At the groundbreaking ceremony held in late April, Dotson, addressed the crowd.
“The people of Richmond have been trying to save this space for years,” he said. “We won. We absolutely won.”
Dotson is often credited as the leader behind the movement to save Breuner Marsh, and now the marsh as a new name: Dotson Marsh.
Parchester Village in Flux
When the “groundbreaking day” shovels struck into the soft marsh, it also closed a chapter of Parchester Village’s past and history of black activism. The neighborhood has vastly changed throughout the decades. Parchester Village is no longer an all-black neighborhood. Latino and Asian families have moved in; elder black activists are no longer active; the sense of unity is stifled.
Teresa Valdez bought a home in Parchester five years ago, attracted to the neighborhood’s tranquility. The community remained away from the “troubles” – crime and blight — in Richmond, she says, though the isolation intensifies the lack of community for her.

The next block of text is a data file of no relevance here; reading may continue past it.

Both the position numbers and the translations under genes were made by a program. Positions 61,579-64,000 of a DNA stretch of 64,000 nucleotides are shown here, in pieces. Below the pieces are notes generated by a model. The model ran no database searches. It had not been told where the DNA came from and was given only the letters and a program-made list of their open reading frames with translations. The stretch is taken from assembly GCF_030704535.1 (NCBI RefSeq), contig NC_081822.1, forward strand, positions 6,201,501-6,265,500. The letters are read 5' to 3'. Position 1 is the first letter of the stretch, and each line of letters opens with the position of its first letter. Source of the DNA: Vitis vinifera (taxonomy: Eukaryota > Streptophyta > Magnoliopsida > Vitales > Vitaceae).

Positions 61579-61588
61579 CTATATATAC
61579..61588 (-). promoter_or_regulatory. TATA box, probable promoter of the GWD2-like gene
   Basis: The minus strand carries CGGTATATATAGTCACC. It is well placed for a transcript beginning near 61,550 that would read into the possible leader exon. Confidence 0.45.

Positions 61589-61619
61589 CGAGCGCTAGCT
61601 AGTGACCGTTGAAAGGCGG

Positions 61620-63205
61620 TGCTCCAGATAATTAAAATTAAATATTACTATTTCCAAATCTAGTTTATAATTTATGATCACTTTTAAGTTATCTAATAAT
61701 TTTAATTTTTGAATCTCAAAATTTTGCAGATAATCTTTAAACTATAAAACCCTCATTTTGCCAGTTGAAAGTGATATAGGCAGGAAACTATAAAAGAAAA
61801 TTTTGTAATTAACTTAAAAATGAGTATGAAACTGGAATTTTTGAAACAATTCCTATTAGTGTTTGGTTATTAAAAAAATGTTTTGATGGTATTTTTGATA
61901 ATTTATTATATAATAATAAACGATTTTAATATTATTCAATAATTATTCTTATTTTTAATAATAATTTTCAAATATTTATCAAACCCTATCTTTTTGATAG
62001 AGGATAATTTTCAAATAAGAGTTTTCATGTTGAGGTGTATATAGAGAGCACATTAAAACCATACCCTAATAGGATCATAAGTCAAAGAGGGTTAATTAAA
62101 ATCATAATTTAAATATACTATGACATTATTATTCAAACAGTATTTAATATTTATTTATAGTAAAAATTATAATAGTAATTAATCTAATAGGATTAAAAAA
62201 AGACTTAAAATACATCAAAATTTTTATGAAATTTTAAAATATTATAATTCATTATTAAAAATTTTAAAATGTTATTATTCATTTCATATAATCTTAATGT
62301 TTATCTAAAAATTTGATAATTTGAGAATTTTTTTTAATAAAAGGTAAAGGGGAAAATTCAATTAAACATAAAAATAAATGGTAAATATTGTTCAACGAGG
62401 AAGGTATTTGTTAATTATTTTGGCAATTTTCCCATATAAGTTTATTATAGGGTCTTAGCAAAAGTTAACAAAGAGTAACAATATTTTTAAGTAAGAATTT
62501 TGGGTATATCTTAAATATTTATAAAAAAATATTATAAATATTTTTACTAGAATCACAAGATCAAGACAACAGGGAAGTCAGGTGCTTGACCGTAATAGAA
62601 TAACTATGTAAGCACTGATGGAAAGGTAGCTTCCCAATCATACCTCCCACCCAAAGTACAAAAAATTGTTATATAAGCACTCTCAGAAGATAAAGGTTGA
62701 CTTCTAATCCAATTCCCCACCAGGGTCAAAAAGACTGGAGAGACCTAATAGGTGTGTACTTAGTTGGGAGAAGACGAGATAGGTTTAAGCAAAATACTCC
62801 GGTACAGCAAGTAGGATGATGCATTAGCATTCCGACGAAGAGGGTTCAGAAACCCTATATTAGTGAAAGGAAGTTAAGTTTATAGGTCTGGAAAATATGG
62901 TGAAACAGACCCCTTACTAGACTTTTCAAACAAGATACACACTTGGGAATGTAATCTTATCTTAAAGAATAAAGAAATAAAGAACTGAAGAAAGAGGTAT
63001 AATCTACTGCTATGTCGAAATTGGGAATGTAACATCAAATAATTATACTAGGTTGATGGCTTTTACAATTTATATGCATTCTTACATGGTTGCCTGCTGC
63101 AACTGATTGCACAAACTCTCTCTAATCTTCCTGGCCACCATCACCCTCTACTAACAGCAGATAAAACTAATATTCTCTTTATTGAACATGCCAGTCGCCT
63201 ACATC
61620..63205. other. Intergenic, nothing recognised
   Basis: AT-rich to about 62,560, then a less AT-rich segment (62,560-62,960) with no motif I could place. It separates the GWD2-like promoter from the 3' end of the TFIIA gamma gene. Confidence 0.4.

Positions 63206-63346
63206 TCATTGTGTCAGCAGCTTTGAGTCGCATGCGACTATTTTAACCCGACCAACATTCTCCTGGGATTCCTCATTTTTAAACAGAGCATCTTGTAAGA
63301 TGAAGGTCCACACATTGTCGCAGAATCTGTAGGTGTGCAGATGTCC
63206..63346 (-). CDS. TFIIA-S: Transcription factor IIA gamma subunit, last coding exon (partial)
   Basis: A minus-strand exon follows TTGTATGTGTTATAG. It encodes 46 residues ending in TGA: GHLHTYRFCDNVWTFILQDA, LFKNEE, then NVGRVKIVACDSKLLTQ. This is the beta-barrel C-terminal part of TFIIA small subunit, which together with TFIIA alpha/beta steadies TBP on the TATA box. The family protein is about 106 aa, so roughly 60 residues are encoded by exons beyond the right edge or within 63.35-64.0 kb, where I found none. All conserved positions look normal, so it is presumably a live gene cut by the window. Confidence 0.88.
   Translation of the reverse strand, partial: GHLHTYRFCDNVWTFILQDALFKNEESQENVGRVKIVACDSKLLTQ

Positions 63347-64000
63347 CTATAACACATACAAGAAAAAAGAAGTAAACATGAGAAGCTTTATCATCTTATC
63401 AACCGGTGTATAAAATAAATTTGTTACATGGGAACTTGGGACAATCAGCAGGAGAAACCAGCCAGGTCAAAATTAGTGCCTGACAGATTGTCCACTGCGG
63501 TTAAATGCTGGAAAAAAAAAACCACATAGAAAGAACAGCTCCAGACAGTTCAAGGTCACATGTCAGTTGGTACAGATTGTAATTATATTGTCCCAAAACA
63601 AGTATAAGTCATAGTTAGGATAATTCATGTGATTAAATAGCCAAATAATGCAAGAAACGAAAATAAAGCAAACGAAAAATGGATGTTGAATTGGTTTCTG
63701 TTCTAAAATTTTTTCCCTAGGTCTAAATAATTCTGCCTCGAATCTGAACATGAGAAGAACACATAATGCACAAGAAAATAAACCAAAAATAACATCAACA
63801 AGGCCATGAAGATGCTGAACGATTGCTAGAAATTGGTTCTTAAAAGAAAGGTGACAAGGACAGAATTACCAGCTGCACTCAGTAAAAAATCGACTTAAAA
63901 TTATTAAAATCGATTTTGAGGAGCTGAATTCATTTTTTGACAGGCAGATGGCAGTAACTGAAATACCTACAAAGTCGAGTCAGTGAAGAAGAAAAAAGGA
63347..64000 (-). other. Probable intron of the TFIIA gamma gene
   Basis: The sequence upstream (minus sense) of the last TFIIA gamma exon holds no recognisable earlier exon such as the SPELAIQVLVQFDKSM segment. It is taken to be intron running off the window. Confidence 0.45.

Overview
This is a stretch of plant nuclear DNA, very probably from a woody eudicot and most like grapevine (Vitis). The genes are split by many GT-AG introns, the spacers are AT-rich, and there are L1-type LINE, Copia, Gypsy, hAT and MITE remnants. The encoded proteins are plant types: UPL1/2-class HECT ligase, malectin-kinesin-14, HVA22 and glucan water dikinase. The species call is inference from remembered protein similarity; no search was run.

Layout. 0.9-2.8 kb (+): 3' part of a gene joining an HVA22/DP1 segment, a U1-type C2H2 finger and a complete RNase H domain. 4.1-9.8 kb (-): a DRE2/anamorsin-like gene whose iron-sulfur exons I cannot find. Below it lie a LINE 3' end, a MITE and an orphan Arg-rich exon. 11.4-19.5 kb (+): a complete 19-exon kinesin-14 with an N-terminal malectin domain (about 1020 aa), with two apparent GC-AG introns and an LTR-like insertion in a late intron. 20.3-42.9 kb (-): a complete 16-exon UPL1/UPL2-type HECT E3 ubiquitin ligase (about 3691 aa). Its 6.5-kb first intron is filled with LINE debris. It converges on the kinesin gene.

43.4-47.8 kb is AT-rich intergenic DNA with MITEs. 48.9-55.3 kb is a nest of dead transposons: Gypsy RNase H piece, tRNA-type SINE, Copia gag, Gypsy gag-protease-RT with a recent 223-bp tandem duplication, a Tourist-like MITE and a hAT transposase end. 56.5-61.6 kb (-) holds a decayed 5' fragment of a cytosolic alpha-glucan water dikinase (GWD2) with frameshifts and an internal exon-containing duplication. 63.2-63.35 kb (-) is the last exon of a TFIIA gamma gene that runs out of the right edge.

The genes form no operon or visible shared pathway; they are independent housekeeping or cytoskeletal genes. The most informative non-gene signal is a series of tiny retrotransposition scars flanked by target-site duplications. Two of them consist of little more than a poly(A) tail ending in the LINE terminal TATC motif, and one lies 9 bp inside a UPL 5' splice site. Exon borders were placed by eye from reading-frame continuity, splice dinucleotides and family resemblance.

“I feel we don’t lend ourselves to knowing each other,” Valdez said in Spanish. “There’s no communication between us, possibly because we are working; and we are never together because of our schedules.”
Valdez says he’s heard about Parchester’s unique history, but hasn’t heard about the role it played in preserving the wetland through their strong sense of unity.
“I don’t think it’s impossible to become unified, but what if we can’t ever have that same unity they had back then,” she said. “What happens then?”
This story was updated on June 18. It incorrectly stated that Breuner Marsh was renamed Dotson Marsh.
This story is part of a New America Media-led collaborative reporting project (“Surging Seas Coming to Your Neighborhood Soon?”) on the local impacts of sea level rise involving six Bay Area ethnic and community media reporters. The project was conducted in partnership with Climate Central, Stamen Design and Investigative Reporters and Editors, and funded by the S.D. Bechtel, Jr. Foundation, Mize Family Foundation, and the Fund for Investigative Journalism.